Given the growth of the recorded-music market overall, it’s hard to make apocalyptic predictions about how specific forms of piracy will damage the industry.
Not that rightsholders haven’t been tempted to do that with ‘stream-ripping’, with several reports and industry-body announcements proclaiming that tools for turning YouTube streams into downloads are the new menace.
The industry has had some success in getting players like YouTube-MP3 shut down, which may also have contributed to the lack of a widespread panic about stream-ripping’s impact. Anyway, for people who are worried, there was some more good news this week, from Denmark.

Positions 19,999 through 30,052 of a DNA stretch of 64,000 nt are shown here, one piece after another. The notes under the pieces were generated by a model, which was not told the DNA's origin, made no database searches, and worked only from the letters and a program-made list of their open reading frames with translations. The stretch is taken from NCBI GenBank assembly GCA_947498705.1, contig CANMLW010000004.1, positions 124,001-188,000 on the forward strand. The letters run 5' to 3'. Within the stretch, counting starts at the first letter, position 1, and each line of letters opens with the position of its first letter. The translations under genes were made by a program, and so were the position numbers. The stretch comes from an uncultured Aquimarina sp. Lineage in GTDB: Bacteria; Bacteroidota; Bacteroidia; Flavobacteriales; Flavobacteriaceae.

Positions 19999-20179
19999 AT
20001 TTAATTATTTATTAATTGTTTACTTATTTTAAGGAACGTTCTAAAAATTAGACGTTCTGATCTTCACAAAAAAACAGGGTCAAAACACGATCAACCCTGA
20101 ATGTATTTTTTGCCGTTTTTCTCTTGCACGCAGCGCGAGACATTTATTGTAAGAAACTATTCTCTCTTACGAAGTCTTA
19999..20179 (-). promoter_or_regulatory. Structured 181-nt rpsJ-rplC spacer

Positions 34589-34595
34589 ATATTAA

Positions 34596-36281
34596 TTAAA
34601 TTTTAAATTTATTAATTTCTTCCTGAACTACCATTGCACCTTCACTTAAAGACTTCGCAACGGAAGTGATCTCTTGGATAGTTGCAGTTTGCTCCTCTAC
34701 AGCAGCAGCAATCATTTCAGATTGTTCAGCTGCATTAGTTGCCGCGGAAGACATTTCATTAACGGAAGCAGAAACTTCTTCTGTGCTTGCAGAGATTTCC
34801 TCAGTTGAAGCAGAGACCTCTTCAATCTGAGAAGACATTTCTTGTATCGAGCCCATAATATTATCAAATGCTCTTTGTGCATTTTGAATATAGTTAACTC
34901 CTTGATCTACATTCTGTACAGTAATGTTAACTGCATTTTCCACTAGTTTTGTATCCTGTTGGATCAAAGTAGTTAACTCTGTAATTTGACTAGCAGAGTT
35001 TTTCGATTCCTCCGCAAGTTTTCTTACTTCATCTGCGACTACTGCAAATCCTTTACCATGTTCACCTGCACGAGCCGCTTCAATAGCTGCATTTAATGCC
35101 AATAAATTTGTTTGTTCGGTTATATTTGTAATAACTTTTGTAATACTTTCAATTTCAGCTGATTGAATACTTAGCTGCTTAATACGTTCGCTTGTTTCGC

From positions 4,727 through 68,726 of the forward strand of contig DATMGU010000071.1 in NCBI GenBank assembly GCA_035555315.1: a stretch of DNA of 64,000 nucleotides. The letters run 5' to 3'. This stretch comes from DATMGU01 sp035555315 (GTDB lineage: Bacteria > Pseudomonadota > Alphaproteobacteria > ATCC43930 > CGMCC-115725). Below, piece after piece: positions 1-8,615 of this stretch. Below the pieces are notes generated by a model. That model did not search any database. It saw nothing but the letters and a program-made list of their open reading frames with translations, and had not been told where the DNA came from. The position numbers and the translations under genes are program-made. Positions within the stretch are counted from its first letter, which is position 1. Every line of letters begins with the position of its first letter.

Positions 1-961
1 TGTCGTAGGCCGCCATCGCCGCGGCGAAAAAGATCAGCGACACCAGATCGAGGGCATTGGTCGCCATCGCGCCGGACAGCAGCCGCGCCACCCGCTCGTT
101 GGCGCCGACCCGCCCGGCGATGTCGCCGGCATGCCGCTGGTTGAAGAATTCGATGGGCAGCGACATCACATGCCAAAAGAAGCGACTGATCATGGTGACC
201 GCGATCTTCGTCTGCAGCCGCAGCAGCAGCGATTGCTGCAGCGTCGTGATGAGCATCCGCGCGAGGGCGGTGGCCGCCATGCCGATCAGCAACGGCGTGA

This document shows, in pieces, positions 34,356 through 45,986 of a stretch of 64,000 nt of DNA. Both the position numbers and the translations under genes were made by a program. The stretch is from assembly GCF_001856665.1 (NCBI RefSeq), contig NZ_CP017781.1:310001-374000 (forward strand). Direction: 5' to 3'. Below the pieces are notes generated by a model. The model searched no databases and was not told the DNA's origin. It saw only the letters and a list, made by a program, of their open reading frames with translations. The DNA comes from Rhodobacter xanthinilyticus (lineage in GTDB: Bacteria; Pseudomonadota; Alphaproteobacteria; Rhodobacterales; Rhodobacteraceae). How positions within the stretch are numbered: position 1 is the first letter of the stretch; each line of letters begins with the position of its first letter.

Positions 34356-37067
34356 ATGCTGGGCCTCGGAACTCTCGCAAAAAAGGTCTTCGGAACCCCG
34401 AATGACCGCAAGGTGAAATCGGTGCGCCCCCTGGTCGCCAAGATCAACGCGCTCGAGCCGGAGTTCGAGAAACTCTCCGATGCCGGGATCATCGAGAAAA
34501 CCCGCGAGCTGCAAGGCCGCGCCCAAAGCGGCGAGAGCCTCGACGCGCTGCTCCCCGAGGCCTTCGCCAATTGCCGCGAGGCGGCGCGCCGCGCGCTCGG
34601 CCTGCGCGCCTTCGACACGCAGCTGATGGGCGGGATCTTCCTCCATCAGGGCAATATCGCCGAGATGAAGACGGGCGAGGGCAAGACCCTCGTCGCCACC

Anti-piracy firm RightsAlliance has been working with the IFPI, collecting society Koda, the Danish Artist Union and the Danish Musicians Association to tackle a German site called Convert2MP3. Now a court has ruled that it is illegal, and thus that local ISPs can be ordered to block it.
“The result of the case is historic, as it is the first time worldwide that a stream-ripping service has been ordered to be blocked,” said Rights Alliance. Convert2MP3 did not participate in the case, according to TorrentFreak.